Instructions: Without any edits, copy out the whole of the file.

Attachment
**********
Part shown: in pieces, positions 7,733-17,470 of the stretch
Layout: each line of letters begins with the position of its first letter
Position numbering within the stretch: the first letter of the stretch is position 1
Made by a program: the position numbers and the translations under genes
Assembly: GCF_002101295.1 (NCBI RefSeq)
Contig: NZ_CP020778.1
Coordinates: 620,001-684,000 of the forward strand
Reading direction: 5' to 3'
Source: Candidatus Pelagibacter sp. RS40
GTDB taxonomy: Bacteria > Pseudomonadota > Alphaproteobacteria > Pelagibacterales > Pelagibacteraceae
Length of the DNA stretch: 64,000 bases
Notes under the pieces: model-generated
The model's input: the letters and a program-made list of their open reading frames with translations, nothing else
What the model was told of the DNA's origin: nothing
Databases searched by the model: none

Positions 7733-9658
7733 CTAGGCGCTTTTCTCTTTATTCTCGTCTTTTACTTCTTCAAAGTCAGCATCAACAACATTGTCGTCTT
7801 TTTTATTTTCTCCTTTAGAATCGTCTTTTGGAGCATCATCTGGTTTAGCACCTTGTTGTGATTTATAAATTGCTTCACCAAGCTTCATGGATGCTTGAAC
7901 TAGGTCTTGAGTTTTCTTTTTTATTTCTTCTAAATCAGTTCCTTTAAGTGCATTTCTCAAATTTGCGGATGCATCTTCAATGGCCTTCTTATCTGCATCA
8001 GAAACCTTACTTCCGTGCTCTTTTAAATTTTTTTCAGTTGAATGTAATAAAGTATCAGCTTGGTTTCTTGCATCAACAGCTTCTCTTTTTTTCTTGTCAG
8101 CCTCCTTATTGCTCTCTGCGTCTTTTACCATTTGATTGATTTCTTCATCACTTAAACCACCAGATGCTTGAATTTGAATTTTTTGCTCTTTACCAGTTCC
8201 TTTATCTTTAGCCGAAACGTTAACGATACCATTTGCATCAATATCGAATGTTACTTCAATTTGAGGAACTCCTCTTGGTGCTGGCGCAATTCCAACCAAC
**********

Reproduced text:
Part shown: in pieces, positions 7,733-17,470 of the stretch
Layout: each line of letters begins with the position of its first letter
Position numbering within the stretch: the first letter of the stretch is position 1
Made by a program: the position numbers and the translations under genes
Assembly: GCF_002101295.1 (NCBI RefSeq)
Contig: NZ_CP020778.1
Coordinates: 620,001-684,000 of the forward strand
Reading direction: 5' to 3'
Source: Candidatus Pelagibacter sp. RS40
GTDB taxonomy: Bacteria > Pseudomonadota > Alphaproteobacteria > Pelagibacterales > Pelagibacteraceae
Length of the DNA stretch: 64,000 bases
Notes under the pieces: model-generated
The model's input: the letters and a program-made list of their open reading frames with translations, nothing else
What the model was told of the DNA's origin: nothing
Databases searched by the model: none

Positions 7733-9658
7733 CTAGGCGCTTTTCTCTTTATTCTCGTCTTTTACTTCTTCAAAGTCAGCATCAACAACATTGTCGTCTT
7801 TTTTATTTTCTCCTTTAGAATCGTCTTTTGGAGCATCATCTGGTTTAGCACCTTGTTGTGATTTATAAATTGCTTCACCAAGCTTCATGGATGCTTGAAC
7901 TAGGTCTTGAGTTTTCTTTTTTATTTCTTCTAAATCAGTTCCTTTAAGTGCATTTCTCAAATTTGCGGATGCATCTTCAATGGCCTTCTTATCTGCATCA
8001 GAAACCTTACTTCCGTGCTCTTTTAAATTTTTTTCAGTTGAATGTAATAAAGTATCAGCTTGGTTTCTTGCATCAACAGCTTCTCTTTTTTTCTTGTCAG
8101 CCTCCTTATTGCTCTCTGCGTCTTTTACCATTTGATTGATTTCTTCATCACTTAAACCACCAGATGCTTGAATTTGAATTTTTTGCTCTTTACCAGTTCC
8201 TTTATCTTTAGCCGAAACGTTAACGATACCATTTGCATCAATATCGAATGTTACTTCAATTTGAGGAACTCCTCTTGGTGCTGGCGCAATTCCAACCAAC